Does VPI pet insurance cover accidental ingestion of something?
Yes, it does.
Under your VPI pet insurance policy's accidental coverage, your insurance will pay for expenses related to accidental ingestion of foreign bodies or poisons. This includes payments for foreign bodies that require surgical removal or an endoscopy. There is usually a deductible and co-payment percentage involved.
Your pet's accidental ingestion of something is very possible, since dogs and cats are curious by nature. They will bite and chew whatever they can put into their mouths. That is why accidental ingestion ranks as one of the most common of claims. It is also the reason why it's included in a standard VPI pet insurance policy.
When there is an accidental ingestion of a foreign body, this thing is usually trapped in the esophagus, the stomach, or the small intestine. Your pet may need surgical assistance, because even if that something that your pet swallowed is passed into the colon, it can still be painful for the pet to release. The item can also cause damage to your pet's stomach lining and tissues.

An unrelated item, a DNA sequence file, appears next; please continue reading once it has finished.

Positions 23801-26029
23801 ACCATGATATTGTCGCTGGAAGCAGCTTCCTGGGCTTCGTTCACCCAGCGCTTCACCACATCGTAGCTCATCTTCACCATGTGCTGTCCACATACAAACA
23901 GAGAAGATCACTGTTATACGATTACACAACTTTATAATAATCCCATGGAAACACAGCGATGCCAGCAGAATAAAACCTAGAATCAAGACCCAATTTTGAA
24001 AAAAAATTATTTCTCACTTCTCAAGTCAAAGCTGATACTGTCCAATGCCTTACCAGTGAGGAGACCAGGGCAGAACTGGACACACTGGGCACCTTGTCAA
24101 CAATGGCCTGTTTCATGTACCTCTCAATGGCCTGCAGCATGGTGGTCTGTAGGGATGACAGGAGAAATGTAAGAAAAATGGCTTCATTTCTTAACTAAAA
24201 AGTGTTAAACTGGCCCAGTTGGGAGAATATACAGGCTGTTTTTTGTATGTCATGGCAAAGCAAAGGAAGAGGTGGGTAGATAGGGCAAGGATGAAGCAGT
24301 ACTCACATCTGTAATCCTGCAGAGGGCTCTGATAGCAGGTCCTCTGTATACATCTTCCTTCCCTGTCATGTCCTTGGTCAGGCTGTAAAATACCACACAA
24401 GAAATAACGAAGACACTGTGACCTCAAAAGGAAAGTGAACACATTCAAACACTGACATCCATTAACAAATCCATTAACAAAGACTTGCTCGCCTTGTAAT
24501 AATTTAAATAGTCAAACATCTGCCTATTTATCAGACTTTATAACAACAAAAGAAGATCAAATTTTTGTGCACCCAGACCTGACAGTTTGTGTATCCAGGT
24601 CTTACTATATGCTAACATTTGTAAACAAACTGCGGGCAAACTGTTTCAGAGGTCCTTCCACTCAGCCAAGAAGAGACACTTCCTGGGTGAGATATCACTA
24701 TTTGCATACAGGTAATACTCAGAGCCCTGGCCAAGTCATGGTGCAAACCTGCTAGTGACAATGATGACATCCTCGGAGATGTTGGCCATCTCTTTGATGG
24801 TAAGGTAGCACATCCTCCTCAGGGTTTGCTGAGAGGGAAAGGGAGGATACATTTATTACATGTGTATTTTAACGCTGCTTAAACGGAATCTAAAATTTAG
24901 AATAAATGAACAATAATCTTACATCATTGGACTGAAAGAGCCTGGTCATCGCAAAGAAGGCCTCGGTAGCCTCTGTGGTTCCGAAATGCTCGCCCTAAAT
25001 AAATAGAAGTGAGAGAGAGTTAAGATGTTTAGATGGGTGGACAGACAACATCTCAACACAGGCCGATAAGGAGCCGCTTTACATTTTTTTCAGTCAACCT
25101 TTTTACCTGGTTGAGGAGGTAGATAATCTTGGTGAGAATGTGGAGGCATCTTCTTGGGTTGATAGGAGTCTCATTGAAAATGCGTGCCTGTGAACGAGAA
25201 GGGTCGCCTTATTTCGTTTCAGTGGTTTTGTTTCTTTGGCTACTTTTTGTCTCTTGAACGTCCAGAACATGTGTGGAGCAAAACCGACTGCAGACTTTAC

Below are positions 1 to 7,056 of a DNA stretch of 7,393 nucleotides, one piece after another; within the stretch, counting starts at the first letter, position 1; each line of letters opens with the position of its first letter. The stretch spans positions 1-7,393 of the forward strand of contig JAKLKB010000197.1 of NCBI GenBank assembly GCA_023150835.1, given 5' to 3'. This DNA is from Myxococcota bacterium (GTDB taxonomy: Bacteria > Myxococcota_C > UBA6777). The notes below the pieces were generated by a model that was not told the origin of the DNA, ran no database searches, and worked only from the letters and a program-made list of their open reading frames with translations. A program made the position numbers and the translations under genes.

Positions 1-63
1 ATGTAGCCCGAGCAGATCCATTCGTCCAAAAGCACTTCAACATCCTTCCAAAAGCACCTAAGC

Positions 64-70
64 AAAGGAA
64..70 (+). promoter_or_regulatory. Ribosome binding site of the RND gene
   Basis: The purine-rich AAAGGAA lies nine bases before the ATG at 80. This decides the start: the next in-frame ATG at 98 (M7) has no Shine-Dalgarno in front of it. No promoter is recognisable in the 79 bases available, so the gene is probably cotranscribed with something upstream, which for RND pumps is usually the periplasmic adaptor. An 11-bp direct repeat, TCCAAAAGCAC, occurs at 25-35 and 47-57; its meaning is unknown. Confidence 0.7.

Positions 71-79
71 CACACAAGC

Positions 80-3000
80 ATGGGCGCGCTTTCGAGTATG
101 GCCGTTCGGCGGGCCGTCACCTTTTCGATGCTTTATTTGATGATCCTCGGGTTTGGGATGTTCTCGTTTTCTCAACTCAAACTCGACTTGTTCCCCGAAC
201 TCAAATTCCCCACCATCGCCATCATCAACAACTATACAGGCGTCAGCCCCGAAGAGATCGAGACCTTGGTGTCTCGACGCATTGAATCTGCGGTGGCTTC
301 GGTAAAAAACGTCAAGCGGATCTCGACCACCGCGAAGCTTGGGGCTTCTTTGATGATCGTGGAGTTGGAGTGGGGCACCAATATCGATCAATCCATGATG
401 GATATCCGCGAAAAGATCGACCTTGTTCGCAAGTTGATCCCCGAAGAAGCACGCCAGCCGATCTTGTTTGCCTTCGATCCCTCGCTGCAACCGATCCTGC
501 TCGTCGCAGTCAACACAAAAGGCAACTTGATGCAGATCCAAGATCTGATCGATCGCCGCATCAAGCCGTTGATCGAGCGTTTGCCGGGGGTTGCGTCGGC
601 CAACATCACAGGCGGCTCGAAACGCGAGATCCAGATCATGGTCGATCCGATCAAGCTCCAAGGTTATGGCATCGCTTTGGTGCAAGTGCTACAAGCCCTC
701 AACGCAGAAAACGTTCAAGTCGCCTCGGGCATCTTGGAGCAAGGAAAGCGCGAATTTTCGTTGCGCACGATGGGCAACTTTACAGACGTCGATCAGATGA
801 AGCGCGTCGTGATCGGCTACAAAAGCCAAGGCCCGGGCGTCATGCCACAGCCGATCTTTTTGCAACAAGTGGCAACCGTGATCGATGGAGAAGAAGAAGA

What to do in case of accidental ingestion?
When you notice your pet exhibiting symptoms that it has accidentally ingested something, bring your pet to the veterinarian immediately. There are times when an accidental ingestion may prove fatal to your pet. Your pet will tell you by its actions that it does not feel well. They will often have diarrhea, vomiting or will stop eating. You can also feel your pet's stomach to check for obstructions.
VPI pet insurance will also include diagnostic tests to determine if there was indeed an accidental ingestion, especially if your pet swallowed a metallic object, as well as a bone or a rock. Your veterinarian may also do other tests. The insurance will pay for the laboratory tests, as well as boarding and anesthesia. It may also pay for boarding while your pet recuperates and will need constant monitoring. During the time that your pet is in critical condition, the insurance may also pay for hospitalization in the Intensive Care Unit of the veterinary clinic.
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